Jones’ ability to stay healthy was a problem, too. He missed three regular season games and the playoff game with toe and hip injuries. As I’ve said before, blaming injuries on a player isn’t fair. But the NFL isn't fair, either. In this game, availability is almost as important as ability. And Jones was unavailable too often last season. He did tell me on locker clear out day that he learned late in the year about the importance of spending time in the training room, even when you’re not suffering from a specific injury.

It seems Jones recognizes his flaws and is taking steps toward correcting them. But is that enough to hand him the keys to one of the game’s most important positions? I suspect this is one of the tougher decisions facing GM Scot McCloughan this offseason.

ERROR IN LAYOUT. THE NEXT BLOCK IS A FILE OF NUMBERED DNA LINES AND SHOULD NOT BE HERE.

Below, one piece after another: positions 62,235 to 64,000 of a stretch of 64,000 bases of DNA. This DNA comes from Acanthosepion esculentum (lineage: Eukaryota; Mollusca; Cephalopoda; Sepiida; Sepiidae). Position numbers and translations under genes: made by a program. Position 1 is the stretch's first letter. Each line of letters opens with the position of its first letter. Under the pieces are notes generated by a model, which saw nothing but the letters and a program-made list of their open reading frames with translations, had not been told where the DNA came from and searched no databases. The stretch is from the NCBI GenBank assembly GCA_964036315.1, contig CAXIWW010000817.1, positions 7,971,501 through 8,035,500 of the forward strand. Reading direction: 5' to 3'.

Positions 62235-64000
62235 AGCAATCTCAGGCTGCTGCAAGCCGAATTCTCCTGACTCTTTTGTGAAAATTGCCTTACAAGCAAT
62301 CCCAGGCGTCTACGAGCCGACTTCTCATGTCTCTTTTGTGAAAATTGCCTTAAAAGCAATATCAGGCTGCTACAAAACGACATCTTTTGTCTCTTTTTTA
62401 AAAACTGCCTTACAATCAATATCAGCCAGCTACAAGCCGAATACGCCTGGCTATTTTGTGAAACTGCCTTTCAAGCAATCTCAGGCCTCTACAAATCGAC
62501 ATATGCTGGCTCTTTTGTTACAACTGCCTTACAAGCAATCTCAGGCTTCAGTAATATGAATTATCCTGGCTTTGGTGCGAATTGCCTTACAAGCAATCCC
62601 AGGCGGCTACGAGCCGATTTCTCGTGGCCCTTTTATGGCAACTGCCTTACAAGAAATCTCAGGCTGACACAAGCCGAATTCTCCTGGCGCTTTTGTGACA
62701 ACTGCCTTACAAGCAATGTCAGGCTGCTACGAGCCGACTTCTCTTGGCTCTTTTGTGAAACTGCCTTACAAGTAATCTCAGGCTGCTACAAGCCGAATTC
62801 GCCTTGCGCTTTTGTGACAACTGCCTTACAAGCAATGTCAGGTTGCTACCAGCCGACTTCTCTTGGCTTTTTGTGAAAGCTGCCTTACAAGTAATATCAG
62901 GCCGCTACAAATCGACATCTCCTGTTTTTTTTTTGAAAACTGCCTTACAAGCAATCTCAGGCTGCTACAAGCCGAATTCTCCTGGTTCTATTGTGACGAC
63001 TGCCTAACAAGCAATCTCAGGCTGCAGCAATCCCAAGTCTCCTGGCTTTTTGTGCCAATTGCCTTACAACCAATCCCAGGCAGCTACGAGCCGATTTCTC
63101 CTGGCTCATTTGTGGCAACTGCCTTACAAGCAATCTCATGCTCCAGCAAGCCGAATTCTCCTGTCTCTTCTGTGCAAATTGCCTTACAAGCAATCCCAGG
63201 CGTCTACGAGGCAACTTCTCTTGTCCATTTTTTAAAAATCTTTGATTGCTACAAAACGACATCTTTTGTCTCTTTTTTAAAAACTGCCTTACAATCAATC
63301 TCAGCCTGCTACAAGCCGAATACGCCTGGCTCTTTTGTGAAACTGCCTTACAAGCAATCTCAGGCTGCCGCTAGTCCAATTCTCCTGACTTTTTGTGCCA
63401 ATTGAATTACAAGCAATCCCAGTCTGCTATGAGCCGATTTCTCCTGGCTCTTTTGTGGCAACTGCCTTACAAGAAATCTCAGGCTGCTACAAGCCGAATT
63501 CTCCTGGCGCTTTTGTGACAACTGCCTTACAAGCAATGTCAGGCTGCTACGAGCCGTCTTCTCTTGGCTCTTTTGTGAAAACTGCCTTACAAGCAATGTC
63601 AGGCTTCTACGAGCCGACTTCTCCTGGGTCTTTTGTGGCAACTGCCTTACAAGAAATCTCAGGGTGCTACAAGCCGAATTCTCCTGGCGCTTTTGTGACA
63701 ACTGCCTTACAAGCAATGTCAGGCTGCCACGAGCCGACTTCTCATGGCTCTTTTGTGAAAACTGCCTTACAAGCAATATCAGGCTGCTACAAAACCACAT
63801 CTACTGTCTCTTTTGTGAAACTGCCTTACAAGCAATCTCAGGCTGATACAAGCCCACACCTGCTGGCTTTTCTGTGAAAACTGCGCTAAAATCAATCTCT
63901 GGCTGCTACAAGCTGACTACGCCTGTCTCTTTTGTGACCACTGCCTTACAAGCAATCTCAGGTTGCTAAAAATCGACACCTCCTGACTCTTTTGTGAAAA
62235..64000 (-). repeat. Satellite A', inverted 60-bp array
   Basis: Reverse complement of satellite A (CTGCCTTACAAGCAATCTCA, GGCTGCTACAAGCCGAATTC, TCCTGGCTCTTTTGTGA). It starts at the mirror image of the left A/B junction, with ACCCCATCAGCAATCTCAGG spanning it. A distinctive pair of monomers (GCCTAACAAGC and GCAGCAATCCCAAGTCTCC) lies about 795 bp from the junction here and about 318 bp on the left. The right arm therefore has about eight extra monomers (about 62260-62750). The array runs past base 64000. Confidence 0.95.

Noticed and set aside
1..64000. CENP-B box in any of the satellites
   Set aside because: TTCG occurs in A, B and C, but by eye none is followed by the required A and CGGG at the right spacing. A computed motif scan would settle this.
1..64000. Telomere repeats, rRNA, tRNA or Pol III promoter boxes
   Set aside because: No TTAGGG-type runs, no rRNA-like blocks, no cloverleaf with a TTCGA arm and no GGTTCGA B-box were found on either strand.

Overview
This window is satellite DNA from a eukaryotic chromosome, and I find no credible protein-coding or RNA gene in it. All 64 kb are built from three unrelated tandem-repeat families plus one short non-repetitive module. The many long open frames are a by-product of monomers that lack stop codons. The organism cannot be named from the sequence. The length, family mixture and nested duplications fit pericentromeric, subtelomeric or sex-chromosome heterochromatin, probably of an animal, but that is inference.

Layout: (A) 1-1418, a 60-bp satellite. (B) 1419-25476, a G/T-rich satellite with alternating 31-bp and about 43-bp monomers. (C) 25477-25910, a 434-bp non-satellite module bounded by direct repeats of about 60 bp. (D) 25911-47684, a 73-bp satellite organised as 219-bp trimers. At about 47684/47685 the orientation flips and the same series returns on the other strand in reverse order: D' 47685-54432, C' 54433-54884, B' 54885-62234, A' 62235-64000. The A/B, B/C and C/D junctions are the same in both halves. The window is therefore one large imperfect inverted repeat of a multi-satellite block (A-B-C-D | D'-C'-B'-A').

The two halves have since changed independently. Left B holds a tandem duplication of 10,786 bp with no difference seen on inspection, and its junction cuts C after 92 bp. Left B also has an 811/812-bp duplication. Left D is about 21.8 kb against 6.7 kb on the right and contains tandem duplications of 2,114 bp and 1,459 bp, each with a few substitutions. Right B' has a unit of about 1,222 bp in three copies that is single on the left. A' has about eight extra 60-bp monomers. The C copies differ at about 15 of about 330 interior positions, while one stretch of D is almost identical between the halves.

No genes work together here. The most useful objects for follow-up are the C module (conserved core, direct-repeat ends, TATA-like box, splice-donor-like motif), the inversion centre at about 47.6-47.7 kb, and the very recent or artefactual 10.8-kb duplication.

If it were my call, I’d give Jones the opportunity to be the No. 1. But I’d also have a solid backup plan in place—just case it doesn’t work out. 

25 Questions series

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Need to Know: Redskins' Junior Galette will be a valued free agent

Need to Know: Redskins' Junior Galette will be a valued free agent

Here is what you need to know on this Tuesday, February 20, 22 days before NFL free agency starts.

I’m out this week so I’ll be re-posting some of the best and most popular articles of the past few months. Some may have slightly dated information but the major points in the posts still stand. Thanks for reading, as always.

Galette to be a valued free agent

Originally published 12/13/17

Like the Redskins, the Broncos are no longer relevant in 2017. Both teams’ fan bases have started to look towards the coming offseason.